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Top Ten Tuesday: Recently Read

My school uses Accelerated Reader to promote reading, as well as to hold students accountable for what they actually read.   I have an app on my phone that tells me how many AR quizzes have been taken and what books they’ve been taken on.

As of Friday December 16 (the last day of school before the Holiday Break), 625 books have been read and quizzed on.  Here are the ten most recently read titles by my 6th-8th Graders.

Tears of a Tiger by Sharon M. Draper

My Brother Sam is Dead by James Lincoln Collier & Christopher Collier

Captain Underpants and the Big Bad Battle of the Bionic Booger Boy by Dav Pilkey

Shortie Like Mine by Ni-Ni Simone

Diary of a Wimpy Kid: Cabin Fever by Jeff Kinney

Pendragon: The Rivers of Zadaa by D.J. MacHale

The Last Olympian by Rick Riordan

Flawed Dogs: The Shocking Raid on Westminster by Berkley Breathed

The Sisters Grimm: The Fairy Tale Detectives by Michael Buckley

Vampire Academy by Rebecca Mead

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Tuesday Top Twenty: I Know What you Read this Summer!

Well,  I don’t know what you read this summer, so I can’t write about that.

But, I do know what I read this past summer.  I was busy alright!  This is not a Top Ten today, it’s a list of the twenty (yes twenty) books I read this summer.

1. The Luxe by Anna Godbersen

2. Rumors by Anna Godbersen

3. Dark Life by Kat Falls

4. The Strange Case of Origami Yoda by Tom Angleberger

5. The Prince of Fenway Park by Julianna Baggott

6. Flawed Dogs: The Shocking Raid of Westminster by Berkley Breathed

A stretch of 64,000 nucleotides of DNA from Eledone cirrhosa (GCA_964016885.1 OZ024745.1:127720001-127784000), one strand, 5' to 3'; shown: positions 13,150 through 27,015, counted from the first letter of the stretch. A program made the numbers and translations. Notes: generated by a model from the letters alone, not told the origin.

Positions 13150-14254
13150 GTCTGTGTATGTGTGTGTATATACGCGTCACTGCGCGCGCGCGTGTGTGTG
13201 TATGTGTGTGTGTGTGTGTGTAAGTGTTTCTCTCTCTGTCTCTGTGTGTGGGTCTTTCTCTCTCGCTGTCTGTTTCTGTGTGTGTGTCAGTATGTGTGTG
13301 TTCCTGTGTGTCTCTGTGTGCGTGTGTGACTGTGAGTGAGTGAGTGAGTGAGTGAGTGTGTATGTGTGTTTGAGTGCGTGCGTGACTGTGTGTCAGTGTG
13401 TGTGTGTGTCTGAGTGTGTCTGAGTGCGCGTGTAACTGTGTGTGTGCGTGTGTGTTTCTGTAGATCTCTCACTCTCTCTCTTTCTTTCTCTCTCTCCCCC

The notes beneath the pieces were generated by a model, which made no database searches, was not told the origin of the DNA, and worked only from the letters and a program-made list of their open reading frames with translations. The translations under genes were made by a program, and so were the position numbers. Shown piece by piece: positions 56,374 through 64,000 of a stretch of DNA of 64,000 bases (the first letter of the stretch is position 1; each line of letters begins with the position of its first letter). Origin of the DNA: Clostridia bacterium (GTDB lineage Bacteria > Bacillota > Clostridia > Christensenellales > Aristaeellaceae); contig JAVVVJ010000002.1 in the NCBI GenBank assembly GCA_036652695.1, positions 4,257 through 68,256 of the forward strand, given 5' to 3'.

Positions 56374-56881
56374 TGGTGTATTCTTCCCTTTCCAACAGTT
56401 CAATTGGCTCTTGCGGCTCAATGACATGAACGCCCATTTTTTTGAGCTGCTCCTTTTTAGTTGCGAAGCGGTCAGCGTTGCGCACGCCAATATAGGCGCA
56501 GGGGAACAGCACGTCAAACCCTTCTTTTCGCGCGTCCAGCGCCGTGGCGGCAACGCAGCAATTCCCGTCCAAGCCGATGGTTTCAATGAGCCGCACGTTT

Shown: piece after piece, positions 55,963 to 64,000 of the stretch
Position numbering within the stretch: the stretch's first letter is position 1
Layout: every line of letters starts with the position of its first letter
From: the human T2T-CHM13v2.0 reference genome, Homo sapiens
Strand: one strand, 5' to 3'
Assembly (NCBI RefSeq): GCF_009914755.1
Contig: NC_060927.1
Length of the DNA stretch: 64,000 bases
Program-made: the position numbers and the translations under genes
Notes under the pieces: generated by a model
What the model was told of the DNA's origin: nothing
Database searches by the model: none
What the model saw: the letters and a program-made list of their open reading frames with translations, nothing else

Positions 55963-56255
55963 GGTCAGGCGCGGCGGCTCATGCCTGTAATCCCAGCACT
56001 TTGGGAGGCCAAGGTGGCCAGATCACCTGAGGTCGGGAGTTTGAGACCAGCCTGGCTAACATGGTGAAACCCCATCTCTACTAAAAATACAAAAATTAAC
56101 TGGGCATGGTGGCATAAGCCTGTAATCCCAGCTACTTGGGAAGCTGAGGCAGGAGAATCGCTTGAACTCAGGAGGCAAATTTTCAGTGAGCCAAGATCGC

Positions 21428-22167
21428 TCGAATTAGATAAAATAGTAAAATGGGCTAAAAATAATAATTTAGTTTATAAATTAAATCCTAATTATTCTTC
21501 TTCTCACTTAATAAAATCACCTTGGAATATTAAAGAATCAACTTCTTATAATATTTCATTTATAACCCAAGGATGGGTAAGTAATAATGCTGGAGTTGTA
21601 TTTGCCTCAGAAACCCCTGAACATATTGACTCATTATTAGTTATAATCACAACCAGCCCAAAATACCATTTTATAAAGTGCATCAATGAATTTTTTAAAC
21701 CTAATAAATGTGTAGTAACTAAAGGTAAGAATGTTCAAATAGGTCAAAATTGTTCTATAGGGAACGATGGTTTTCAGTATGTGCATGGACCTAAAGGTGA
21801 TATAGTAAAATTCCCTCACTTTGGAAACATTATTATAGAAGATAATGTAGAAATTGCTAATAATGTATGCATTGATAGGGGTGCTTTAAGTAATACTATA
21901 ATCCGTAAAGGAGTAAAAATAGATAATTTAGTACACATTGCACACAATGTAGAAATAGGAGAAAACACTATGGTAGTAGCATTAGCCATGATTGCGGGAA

7. Out of My Mind by Sharon Draper

8. Pemba’s Song: A Ghost Story by Tonya Hegamin and Marilyn Nelson

9. Scat by Carl Hiaasen

10. Alibi Junior High by Greg Logsted

11. The Day of the Pelican by Katherine Paterson

12. Woods Runner by Gary Paulsen

13. Bystander by James Preller

14. Alcatraz Versus the Evil Librarians by Brandon Sanderson

15. Jolted: Newton Starker’s Rules for Survival by Arther Slade

16. Killer Pizza by Greg Taylor

17. Peace, Locomotion by Jacqueline Woodson

18. One False Note by Gordon Korman

19. I’d Tell You I Love You, but Then I’d Have to Kill You by Ally Carter

20. The Help by Katheryn Stockett  (The only adult fiction I read all summer!)

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To Like or Not to Like? Flawed Dogs: The Shocking Raid on Westminster by Berkeley Breathed

  I really don’t know what I think about this book.  My feelings are so mixed.

Maybe I can explain myself while talking about the book itself.

Flawed Dogs: The Shocking Raid on Westminster by Berkeley Breathed is the story of Sam the Lion a priceless dachshund who was bred to be a winning show dog.  He was meant to live a safe, sheltered life as a show dog, but Sam’s life has been anything but.

The story starts with Sam at a very low point in his life; he’s being asked to fight for money.  While facing a very angry fighting dog, Sam remembers what got him to this low point in life.